Ace was recruited into babysitting duty over the weekend when, on the quatro de Mayo, we went to a Cinco de Mayo party at a former neighbor’s home.

Two other guests brought their little dogs. First came a pipsqueak of a pup named Penny who, after greeting everyone, still had lots of energy to spare. With a fairly busy road nearby, it was suggested Penny be tethered to a somewhat stationary object — namely Ace.

We’re not recommending you try this at home, but Ace is pretty mellow, gentle with the little ones and had met Penny before.

Plus, he was used to being latched to smaller dogs, having shepherded a dachshund friend several times without stepping on him.

Plus, he was so happy to return to his old neighborhood he wasn’t about to dart off, or even saunter off, dragging two little balls of fluff behind him.

Plus, I was watching over it all pretty closely.

Ace didn’t seem to mind the arrangement a bit, and Penny put up with it, sometimes walking along in stride with him. She figured out pretty quickly, when she did try to scoot of on her own, that it was hopeless.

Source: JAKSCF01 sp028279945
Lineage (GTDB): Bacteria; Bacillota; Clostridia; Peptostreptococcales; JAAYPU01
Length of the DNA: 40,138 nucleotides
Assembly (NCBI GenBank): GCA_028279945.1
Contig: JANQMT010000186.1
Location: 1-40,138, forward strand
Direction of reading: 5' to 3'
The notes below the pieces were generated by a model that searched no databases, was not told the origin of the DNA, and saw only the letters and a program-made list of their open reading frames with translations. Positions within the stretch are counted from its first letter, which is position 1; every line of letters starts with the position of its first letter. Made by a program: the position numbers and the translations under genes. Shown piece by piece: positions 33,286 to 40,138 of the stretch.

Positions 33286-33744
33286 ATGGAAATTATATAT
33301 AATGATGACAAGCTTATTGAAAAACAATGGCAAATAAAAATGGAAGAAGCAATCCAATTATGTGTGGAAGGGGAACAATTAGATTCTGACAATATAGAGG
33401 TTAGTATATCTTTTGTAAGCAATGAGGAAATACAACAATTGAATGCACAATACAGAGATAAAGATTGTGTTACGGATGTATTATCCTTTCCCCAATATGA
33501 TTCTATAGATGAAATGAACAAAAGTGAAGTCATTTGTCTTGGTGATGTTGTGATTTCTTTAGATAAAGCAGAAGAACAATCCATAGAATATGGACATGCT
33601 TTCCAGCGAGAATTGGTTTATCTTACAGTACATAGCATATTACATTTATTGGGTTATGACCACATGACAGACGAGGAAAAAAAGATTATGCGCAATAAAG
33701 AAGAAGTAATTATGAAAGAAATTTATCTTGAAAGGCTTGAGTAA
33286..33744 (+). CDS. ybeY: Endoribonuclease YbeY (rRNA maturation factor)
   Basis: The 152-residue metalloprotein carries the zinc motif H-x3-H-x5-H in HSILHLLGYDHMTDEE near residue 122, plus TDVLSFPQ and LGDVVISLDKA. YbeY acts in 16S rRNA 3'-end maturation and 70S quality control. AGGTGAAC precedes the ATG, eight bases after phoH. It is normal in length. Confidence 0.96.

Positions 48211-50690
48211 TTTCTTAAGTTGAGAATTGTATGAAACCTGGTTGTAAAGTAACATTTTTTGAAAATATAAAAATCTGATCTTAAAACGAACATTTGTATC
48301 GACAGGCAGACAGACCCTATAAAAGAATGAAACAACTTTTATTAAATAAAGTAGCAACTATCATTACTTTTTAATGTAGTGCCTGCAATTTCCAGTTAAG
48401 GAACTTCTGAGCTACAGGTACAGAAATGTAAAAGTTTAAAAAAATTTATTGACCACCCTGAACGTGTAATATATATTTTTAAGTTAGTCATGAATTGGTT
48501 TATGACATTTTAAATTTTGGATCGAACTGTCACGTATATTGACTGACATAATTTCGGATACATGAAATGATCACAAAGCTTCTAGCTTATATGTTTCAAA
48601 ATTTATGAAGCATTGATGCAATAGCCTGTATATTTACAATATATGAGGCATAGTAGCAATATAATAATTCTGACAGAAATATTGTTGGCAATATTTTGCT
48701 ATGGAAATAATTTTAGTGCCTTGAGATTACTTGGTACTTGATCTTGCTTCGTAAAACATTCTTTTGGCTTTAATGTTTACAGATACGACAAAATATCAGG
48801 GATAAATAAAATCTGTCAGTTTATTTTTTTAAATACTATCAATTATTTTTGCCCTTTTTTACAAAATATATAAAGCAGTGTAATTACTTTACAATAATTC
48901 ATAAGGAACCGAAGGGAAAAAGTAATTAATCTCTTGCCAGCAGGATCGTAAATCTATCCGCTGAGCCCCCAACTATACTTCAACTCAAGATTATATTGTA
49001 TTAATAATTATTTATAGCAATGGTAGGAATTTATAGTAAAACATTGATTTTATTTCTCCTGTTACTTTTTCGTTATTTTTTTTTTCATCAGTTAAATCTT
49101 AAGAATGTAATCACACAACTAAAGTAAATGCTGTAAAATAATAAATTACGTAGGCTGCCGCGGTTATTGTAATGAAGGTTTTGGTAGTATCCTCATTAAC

After exploring together, Ace decided to lay down, and Penny settled nearby, finding a stick to chew on.

About then, Charlie arrived, another fluffy little dog — slightly larger than Penny. That led to an energy surge, at least among the smaller, younger dogs, so we decided to hook Charlie to Ace, too.


As Charlie and Penny frolicked, Ace monitored them for a while, then worked the crowd, begging for food and ignoring the occasional little tugs on his harness.

Eventually, Charlie and Penny were freed, and they were so into playing, they didn’t go anywhere, except in tiny circles around each other — ignoring their babysitter entirely.

I think Ace liked briefly having a mission.